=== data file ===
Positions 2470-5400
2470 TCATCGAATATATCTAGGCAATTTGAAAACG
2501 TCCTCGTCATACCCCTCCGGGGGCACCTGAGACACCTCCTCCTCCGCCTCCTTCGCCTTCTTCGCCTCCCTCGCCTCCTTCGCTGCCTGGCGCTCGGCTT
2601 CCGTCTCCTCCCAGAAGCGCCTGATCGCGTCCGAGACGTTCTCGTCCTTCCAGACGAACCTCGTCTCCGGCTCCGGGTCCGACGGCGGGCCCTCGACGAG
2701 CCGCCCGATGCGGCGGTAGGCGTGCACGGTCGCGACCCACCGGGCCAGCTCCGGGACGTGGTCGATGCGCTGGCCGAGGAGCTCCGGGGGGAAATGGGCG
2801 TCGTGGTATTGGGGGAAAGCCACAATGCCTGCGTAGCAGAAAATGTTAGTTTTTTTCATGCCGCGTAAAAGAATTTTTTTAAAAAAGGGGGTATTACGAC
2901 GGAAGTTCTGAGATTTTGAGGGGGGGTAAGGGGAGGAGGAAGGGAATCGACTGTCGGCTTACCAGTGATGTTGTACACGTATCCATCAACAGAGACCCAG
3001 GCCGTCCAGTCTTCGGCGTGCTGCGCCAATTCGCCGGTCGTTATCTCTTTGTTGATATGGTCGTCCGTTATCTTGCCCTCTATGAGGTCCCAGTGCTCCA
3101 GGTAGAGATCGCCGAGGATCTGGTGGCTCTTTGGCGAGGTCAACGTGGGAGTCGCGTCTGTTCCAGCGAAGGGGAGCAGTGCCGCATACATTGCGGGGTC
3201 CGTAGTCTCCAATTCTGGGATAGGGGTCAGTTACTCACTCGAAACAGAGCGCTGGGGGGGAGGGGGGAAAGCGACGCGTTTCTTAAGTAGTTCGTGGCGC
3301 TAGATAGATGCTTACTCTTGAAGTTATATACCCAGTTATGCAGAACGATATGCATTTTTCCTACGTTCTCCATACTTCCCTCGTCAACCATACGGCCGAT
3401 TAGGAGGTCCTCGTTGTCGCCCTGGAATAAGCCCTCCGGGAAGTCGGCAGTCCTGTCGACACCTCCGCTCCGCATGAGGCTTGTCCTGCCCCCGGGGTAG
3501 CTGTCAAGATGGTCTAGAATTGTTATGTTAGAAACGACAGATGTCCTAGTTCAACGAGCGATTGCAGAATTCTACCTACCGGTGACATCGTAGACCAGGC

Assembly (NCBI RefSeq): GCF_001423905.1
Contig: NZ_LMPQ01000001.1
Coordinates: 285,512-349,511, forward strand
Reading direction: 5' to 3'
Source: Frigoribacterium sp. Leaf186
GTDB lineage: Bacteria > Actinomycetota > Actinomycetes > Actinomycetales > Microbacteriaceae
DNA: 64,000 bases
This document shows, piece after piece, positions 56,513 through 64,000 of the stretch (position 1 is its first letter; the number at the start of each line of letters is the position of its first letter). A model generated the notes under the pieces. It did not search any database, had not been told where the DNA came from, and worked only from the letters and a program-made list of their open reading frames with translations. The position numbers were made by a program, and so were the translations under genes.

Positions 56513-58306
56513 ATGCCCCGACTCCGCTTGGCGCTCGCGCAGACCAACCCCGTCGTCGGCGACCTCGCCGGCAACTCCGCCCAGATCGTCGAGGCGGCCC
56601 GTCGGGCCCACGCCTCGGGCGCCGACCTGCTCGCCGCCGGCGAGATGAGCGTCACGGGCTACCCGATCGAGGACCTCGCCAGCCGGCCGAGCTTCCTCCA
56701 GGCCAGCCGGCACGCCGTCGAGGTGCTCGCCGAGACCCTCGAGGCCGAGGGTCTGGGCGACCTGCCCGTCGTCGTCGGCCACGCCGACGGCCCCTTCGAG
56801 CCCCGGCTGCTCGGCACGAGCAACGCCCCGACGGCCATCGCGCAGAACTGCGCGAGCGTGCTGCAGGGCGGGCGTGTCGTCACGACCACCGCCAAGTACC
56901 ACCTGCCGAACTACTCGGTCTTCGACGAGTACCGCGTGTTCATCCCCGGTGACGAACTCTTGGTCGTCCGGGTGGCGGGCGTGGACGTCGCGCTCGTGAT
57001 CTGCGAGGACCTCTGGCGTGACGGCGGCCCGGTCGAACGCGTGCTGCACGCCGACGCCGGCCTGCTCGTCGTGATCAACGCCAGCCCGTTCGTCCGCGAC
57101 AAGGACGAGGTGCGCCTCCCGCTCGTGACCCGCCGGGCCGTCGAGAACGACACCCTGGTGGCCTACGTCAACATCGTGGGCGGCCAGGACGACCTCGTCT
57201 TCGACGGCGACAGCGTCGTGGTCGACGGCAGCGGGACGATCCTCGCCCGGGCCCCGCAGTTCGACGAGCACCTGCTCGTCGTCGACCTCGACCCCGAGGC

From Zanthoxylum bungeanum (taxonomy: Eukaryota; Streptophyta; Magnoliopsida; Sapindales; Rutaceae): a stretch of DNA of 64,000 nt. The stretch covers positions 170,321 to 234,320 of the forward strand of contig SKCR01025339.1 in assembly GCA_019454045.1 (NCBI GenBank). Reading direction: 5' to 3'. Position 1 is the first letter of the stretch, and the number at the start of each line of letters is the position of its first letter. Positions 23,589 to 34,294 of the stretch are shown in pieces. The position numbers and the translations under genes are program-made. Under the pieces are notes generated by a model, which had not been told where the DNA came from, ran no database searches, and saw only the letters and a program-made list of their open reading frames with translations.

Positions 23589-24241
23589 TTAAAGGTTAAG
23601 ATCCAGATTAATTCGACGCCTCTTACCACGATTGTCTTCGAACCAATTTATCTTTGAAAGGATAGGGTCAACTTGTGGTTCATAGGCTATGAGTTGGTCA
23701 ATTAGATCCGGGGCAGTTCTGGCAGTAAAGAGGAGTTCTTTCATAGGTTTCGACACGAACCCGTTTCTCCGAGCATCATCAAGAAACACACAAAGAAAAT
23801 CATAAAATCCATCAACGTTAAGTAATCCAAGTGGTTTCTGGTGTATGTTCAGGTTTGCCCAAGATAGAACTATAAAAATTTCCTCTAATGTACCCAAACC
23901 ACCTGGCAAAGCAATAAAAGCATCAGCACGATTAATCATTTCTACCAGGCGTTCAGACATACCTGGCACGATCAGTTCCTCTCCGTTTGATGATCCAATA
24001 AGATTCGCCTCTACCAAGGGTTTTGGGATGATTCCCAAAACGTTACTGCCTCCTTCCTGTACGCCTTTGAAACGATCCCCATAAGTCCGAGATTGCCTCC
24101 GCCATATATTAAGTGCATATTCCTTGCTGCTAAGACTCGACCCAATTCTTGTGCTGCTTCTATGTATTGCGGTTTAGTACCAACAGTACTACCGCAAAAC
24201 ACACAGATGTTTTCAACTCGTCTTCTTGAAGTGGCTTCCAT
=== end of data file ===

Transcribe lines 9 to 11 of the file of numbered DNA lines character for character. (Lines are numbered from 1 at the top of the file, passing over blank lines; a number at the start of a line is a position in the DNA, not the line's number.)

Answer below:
3101 GGTAGAGATCGCCGAGGATCTGGTGGCTCTTTGGCGAGGTCAACGTGGGAGTCGCGTCTGTTCCAGCGAAGGGGAGCAGTGCCGCATACATTGCGGGGTC
3201 CGTAGTCTCCAATTCTGGGATAGGGGTCAGTTACTCACTCGAAACAGAGCGCTGGGGGGGAGGGGGGAAAGCGACGCGTTTCTTAAGTAGTTCGTGGCGC
3301 TAGATAGATGCTTACTCTTGAAGTTATATACCCAGTTATGCAGAACGATATGCATTTTTCCTACGTTCTCCATACTTCCCTCGTCAACCATACGGCCGAT